Innovation That Matters

| Photo source Allef Vinicius on Unsplash

Top 7 Fashion and Beauty Innovations From 2019

Best of 2019

We revisit some of the best fashion and beauty innovations from 2019, from virtual stylists, digital packaging and couture made from seaweed

The beauty industry has long been preaching that “Everyone is unique” and we’re finally seeing more brands living up to that motto.

The past year has seen brands embracing innovations that use everything from artificial intelligence (AI) to augmented reality (AR) to engage shoppers — many of which have focussed on providing greater personalisation of products.

For example, Lancome created a custom-made foundation machine that promised to find the “exact match” for your skin using AI. Sephora’s Virtual Artist allowed customers to virtually try on thousands of shades of lipstick and eyeshadow through their smartphones.

Despite these innovative ideas, the industry still has to grapple with the fact that while almost 50 per cent of consumers like the idea of a bespoke beauty product, only a third advocate that such products give better results.

Likewise, awareness continues to grow regarding the environmental toll of fashion. From excessive water use to wastage of materials, the fashion and beauty industries are major consumers of raw materials and need to become more sustainable.

With this in mind, we revisit some of the innovations that caught our eye in 2019, from virtual stylists, digital packaging, trying on clothes online and couture made from seaweed.


Photo source Mira

US-based company, Mira, uses AI to help you find the perfect beauty product. The search engine makes it easier to research and compare retail cosmetics and beauty products. Mira uses AI to analyse product reviews and turn them into short, easy-to-understand descriptions. It works like Google, but focuses entirely on beauty products, aggregating beauty product reviews, articles and videos. These can all then be accessed directly from the platform.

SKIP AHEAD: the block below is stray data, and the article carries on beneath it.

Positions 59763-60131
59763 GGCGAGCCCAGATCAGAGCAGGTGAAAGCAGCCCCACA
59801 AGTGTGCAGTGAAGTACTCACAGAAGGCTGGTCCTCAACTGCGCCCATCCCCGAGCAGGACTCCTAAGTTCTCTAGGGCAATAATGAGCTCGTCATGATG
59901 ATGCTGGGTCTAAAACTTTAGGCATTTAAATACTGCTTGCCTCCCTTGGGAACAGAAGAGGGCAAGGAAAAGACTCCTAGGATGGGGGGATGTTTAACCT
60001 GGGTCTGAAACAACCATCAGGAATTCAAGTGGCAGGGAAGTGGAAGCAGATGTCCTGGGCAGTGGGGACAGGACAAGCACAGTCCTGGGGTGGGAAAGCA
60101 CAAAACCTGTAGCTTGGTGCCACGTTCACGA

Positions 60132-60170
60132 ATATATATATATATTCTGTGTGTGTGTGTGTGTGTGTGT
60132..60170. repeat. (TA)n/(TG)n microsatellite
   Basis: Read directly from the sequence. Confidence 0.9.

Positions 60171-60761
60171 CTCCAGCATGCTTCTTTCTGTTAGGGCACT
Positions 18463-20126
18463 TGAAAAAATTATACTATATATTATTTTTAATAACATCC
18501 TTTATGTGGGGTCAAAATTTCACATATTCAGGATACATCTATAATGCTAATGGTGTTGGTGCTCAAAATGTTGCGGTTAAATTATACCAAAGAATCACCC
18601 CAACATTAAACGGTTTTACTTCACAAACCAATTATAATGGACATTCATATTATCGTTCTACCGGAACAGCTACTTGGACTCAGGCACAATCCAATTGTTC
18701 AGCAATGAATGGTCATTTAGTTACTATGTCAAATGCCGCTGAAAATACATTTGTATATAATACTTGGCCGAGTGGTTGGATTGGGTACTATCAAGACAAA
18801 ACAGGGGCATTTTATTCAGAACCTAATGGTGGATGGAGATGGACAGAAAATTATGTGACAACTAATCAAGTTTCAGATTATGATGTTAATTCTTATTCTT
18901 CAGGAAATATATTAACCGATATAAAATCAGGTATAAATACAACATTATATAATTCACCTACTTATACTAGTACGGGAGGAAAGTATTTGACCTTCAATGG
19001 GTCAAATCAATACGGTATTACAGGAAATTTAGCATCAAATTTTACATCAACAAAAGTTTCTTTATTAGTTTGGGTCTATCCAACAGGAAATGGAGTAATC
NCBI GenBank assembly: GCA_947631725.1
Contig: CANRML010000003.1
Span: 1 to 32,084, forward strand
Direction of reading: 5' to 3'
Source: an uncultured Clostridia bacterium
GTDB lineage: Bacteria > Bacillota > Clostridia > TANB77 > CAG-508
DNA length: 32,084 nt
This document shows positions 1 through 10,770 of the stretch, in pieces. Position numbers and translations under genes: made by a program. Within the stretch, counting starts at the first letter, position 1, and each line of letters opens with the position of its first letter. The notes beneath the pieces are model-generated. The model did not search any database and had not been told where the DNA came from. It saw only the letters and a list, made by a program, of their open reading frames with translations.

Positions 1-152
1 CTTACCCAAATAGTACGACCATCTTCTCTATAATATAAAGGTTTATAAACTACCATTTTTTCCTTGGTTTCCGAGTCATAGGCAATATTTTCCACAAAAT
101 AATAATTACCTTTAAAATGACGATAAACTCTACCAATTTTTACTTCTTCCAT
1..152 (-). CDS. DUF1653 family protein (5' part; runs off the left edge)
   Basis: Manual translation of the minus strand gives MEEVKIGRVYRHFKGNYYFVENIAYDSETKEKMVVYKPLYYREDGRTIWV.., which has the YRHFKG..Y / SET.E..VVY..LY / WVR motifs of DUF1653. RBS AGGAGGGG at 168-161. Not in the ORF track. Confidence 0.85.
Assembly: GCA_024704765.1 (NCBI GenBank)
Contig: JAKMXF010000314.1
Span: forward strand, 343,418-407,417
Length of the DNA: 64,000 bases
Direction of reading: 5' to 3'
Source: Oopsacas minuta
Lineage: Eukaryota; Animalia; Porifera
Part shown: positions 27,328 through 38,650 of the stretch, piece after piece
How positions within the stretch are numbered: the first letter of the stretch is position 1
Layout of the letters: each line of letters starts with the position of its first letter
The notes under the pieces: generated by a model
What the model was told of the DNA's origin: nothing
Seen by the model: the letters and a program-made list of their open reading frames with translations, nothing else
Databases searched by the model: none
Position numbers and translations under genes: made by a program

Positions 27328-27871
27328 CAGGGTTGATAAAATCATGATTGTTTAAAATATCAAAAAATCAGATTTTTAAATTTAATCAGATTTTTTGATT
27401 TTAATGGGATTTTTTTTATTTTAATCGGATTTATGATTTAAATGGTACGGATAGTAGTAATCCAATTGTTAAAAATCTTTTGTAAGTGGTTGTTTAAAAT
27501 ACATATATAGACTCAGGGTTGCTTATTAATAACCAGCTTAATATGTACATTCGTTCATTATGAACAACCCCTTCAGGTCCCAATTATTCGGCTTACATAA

Available online and as an app, Mira uses AI and facial recognition to help customers find the right makeup tones and products, and to match them with others users with similar needs, thus building an online community. Users are even encouraged to chat with each other on the platform, as the AI powering the platform becomes smarter with every comment, according to the team


Photo source Beautystack Intagram

Beautystack connects customers with beauticians based on the “looks” produced by each professional. Beautystack strives to make it easier for independent creatives to earn a living by providing booking, messaging and payment administrative support. 

With current social media platforms, the talent of these creatives results in online likes and shares. However, there is no way to book the look. Now, with Beautystack, if a viewer likes a post featuring someone’s latest look, they can connect with the professional behind it. The networking side of the app provides beauticians with insight into each client’s likes and dislikes. That helps improve the personalisation of each appointment. 


Photo source Intelistyle

London-based Intelistyle’s artificial intelligence (AI) chatbot stylist works with both retailers and customers. For retailers, the algorithm can “complete the look” by generating multiple outfits based around a single product and can recommend appropriate alternatives for out-of-stock items. With the app, the personal styling service can be accessed on any device, allowing customers a seamless move between online and offline shopping.